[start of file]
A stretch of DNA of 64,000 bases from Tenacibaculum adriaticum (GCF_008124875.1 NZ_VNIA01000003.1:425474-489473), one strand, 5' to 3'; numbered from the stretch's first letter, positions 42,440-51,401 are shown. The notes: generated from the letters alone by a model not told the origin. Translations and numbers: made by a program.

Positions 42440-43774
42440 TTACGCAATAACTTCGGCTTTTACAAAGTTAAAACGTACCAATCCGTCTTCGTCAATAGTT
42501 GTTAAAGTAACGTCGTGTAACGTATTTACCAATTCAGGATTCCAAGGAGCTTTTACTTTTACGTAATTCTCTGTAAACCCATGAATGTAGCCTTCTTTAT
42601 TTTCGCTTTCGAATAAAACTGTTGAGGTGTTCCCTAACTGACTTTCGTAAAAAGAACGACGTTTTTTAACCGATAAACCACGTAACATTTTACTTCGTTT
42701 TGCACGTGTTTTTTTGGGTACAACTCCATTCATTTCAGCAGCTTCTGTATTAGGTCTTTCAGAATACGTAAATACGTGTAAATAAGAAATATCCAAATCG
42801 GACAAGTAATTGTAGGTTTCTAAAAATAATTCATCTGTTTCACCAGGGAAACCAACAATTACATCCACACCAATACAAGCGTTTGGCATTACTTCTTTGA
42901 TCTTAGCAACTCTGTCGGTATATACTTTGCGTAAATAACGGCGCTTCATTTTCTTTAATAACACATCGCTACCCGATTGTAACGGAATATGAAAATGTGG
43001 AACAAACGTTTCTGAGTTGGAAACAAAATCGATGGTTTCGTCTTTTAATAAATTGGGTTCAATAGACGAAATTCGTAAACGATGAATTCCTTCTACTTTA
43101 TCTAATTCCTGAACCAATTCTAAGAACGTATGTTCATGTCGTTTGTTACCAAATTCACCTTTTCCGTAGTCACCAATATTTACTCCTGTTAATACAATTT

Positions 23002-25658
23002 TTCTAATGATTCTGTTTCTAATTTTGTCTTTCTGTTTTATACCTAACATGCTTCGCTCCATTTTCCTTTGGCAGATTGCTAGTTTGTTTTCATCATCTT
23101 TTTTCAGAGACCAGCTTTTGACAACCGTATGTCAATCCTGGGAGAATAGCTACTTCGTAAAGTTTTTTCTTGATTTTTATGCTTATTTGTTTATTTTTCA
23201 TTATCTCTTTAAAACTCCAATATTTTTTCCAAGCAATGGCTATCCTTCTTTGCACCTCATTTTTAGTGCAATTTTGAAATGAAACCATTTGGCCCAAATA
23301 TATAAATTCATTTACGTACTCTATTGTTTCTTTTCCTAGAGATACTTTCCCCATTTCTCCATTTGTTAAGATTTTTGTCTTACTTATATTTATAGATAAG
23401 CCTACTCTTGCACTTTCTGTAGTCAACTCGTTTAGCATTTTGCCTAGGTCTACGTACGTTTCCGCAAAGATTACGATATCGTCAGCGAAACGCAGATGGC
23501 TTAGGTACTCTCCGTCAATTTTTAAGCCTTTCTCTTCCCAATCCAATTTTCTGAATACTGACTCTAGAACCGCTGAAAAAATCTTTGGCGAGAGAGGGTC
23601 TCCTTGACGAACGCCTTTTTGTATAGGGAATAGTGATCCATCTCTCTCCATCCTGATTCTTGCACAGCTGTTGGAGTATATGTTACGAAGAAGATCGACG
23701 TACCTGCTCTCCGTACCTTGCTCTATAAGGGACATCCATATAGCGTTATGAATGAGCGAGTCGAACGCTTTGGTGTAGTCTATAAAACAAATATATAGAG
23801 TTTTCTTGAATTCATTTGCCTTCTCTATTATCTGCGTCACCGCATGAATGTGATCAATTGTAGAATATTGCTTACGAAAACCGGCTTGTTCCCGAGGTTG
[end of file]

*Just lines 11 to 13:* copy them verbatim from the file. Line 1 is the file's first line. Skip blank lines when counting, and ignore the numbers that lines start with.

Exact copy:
Positions 23002-25658
23002 TTCTAATGATTCTGTTTCTAATTTTGTCTTTCTGTTTTATACCTAACATGCTTCGCTCCATTTTCCTTTGGCAGATTGCTAGTTTGTTTTCATCATCTT
23101 TTTTCAGAGACCAGCTTTTGACAACCGTATGTCAATCCTGGGAGAATAGCTACTTCGTAAAGTTTTTTCTTGATTTTTATGCTTATTTGTTTATTTTTCA